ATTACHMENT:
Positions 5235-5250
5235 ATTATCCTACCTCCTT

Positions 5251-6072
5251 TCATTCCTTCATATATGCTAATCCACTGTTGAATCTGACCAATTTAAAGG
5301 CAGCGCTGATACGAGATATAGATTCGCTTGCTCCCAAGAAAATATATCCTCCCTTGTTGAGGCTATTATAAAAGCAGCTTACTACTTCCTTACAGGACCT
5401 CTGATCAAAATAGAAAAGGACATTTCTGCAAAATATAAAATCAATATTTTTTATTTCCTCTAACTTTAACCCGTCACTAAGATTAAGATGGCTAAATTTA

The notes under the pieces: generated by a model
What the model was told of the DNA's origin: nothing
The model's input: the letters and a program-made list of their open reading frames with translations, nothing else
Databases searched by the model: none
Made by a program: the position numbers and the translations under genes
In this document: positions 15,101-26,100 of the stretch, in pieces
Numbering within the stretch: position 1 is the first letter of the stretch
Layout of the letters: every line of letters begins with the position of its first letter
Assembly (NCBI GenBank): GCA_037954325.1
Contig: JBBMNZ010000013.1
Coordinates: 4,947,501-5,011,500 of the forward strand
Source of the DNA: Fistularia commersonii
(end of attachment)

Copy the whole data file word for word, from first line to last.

Positions 5235-5250
5235 ATTATCCTACCTCCTT

Positions 5251-6072
5251 TCATTCCTTCATATATGCTAATCCACTGTTGAATCTGACCAATTTAAAGG
5301 CAGCGCTGATACGAGATATAGATTCGCTTGCTCCCAAGAAAATATATCCTCCCTTGTTGAGGCTATTATAAAAGCAGCTTACTACTTCCTTACAGGACCT
5401 CTGATCAAAATAGAAAAGGACATTTCTGCAAAATATAAAATCAATATTTTTTATTTCCTCTAACTTTAACCCGTCACTAAGATTAAGATGGCTAAATTTA

The notes under the pieces: generated by a model
What the model was told of the DNA's origin: nothing
The model's input: the letters and a program-made list of their open reading frames with translations, nothing else
Databases searched by the model: none
Made by a program: the position numbers and the translations under genes
In this document: positions 15,101-26,100 of the stretch, in pieces
Numbering within the stretch: position 1 is the first letter of the stretch
Layout of the letters: every line of letters begins with the position of its first letter
Assembly (NCBI GenBank): GCA_037954325.1
Contig: JBBMNZ010000013.1
Coordinates: 4,947,501-5,011,500 of the forward strand
Source of the DNA: Fistularia commersonii